So there you have it. An acknowledgement of the wonderful, and previously unsuspected, diversity in our students can open new vistas to teachers, albeit with a few associated challenges. Learning styles teachers appreciate that if children are to take risks as learners, it is incumbent upon teachers to provide the unconditional positive regard (C. Rogers again) towards their students' preferred modes of learning. As Marie Carbo clarified so succinctly, when we consider all of these traits as strengths rather than as teaching problems, difficulties simply evaporate.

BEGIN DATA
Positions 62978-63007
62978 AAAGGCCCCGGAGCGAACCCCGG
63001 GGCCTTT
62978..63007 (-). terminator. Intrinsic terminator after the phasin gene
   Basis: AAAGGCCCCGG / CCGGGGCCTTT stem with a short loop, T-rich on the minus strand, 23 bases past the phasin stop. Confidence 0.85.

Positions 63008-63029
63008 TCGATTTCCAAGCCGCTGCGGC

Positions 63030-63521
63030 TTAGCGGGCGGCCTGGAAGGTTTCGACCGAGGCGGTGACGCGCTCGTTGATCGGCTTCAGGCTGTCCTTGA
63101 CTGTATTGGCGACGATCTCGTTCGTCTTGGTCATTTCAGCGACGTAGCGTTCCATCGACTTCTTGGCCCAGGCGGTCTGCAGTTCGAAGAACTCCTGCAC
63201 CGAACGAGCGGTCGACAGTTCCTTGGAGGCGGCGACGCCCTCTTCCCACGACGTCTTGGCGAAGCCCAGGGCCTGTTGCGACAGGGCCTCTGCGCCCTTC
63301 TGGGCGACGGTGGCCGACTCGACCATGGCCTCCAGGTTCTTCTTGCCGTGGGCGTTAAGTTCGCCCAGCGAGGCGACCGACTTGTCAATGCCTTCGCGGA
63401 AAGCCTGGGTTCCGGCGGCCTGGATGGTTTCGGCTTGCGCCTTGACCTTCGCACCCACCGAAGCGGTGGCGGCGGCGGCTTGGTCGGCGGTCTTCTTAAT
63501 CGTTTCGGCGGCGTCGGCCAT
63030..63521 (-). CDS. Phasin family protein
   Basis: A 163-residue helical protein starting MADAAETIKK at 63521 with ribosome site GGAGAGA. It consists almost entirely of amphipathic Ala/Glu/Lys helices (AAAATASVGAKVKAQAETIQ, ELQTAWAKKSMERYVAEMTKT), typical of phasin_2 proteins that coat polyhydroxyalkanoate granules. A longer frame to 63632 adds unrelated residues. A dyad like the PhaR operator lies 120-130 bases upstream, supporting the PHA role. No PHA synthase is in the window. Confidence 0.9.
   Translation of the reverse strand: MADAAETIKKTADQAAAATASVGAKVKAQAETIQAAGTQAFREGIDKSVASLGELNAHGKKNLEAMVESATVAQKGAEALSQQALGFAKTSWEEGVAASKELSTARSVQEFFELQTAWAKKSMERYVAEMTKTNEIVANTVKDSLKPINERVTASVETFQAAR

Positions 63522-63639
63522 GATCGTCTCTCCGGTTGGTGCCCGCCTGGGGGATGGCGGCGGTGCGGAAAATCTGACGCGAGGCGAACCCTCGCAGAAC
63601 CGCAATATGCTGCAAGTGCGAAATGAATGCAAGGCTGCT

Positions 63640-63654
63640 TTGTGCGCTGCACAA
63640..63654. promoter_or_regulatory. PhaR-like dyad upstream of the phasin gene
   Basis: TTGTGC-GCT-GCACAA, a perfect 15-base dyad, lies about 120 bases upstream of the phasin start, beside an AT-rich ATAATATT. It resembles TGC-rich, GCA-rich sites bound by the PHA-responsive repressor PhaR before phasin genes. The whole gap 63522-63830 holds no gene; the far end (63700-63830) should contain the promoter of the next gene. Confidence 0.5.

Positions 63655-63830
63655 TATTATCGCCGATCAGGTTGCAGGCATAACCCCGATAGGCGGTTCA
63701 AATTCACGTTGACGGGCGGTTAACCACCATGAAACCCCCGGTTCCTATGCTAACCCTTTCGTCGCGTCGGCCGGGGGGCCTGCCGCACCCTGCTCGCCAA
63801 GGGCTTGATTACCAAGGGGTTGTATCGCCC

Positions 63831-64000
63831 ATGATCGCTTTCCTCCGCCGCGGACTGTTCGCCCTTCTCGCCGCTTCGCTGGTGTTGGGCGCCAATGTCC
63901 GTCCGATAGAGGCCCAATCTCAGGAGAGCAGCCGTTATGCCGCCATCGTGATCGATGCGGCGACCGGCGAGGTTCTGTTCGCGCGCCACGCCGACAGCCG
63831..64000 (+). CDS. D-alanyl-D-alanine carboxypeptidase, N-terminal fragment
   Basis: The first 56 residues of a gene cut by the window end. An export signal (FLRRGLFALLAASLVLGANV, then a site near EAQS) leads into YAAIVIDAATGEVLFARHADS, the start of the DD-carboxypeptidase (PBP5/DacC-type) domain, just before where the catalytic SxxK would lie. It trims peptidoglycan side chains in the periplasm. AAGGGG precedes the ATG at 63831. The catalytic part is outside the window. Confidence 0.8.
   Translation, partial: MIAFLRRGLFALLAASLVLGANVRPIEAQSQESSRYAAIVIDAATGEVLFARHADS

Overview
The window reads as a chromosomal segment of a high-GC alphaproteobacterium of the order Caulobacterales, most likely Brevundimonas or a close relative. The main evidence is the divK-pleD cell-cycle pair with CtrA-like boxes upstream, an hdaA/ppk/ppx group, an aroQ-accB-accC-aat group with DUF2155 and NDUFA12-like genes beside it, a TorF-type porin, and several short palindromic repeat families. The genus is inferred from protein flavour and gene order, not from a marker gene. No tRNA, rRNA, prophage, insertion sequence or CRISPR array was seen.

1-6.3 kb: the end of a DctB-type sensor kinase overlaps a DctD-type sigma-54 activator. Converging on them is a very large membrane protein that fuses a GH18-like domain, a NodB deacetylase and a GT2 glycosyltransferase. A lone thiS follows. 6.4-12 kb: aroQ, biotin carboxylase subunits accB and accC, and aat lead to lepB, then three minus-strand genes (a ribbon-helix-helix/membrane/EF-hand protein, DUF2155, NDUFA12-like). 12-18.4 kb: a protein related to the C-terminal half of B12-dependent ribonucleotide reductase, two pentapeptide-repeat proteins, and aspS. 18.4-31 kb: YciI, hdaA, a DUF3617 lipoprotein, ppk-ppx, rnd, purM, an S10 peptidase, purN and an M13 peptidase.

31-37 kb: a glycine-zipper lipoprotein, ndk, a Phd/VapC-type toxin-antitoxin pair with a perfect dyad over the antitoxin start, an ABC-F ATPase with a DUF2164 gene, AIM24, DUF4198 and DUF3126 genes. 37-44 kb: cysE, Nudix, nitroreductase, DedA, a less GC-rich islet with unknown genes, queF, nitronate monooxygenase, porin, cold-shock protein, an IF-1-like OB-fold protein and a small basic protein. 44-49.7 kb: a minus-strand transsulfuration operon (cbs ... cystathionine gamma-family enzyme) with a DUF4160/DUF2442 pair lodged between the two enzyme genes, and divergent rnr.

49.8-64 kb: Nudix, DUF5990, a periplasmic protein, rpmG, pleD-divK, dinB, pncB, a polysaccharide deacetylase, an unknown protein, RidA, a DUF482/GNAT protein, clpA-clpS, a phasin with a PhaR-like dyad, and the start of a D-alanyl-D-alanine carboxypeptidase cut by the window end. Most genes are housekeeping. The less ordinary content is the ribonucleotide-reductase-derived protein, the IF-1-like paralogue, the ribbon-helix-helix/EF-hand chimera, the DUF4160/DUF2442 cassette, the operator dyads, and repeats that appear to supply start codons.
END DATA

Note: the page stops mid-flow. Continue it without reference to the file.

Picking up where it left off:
Howard Gardner added an eighth intelligence to his profoundly important Multiple Intelligences framework, but it is obvious that he has missed something. It is time Gardner recognised the work of the pioneering Freud by inclusion of these additional categories. Oral intelligence, anal intelligence, and phallic intelligence must have their day in the sun. Surely, however, the most profoundly instructive of the Multiple Intelligences must be latent intelligence. This is an intelligence of which there are no observable signs in any domain. It’s criminal the way in which this group has also suffered wholesale discrimination. But, no longer. We've finally reached that most desirable of educational states - complete recognition, inclusion, and celebration of the brilliance of every student. Everyone in the world can now be above average in one of the expanded Multiple Intelligences framework. Thank you, Sigmund.